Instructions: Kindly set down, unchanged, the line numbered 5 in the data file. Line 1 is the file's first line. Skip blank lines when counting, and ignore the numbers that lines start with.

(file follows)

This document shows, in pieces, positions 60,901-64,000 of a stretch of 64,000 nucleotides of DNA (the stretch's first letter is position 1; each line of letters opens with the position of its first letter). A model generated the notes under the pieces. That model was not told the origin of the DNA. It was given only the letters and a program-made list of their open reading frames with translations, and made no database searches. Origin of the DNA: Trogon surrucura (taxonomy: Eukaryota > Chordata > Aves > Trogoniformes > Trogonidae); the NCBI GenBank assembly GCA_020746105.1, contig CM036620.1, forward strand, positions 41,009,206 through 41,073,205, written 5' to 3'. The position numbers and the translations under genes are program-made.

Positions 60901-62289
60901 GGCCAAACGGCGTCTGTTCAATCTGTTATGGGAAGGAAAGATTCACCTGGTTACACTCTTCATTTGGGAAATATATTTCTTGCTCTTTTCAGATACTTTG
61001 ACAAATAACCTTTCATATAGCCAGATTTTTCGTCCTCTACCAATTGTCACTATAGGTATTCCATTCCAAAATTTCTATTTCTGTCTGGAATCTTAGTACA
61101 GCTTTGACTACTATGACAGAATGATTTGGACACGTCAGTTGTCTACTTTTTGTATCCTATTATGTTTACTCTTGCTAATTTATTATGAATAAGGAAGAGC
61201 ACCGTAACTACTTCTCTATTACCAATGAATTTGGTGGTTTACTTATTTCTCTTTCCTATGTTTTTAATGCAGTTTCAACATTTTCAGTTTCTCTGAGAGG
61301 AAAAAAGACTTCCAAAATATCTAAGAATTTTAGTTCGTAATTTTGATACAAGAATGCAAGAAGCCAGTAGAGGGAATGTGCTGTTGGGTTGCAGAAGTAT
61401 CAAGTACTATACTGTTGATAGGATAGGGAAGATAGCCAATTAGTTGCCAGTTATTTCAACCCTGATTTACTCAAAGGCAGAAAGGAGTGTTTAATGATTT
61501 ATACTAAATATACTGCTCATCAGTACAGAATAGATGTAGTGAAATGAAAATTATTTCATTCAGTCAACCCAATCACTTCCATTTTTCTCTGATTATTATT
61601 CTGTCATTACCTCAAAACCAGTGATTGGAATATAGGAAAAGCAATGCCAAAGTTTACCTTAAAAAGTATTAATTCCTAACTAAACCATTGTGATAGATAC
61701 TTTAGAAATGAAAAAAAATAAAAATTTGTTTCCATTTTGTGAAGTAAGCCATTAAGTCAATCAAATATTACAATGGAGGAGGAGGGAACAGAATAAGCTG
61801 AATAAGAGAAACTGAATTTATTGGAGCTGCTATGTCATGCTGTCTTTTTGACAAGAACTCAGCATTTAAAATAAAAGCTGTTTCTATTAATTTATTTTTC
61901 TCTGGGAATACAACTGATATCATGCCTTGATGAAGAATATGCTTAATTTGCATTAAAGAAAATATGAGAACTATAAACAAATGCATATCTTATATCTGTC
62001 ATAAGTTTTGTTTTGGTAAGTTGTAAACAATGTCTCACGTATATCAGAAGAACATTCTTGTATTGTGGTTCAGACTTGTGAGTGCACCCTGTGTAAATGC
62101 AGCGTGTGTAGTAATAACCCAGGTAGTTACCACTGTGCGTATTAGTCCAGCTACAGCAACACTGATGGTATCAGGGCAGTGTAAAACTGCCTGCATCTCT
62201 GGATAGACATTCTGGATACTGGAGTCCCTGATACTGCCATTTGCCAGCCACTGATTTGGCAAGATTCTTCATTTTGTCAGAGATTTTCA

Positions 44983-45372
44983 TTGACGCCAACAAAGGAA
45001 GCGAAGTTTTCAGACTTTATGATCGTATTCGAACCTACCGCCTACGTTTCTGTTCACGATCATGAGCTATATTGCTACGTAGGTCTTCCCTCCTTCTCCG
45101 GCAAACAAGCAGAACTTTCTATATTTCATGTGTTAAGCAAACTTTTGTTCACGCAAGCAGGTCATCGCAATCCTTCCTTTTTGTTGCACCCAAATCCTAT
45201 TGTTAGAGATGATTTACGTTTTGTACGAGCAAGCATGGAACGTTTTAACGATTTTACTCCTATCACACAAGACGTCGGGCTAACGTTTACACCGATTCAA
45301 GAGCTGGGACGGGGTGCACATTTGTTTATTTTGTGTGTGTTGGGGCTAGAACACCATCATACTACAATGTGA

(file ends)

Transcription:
61101 GCTTTGACTACTATGACAGAATGATTTGGACACGTCAGTTGTCTACTTTTTGTATCCTATTATGTTTACTCTTGCTAATTTATTATGAATAAGGAAGAGC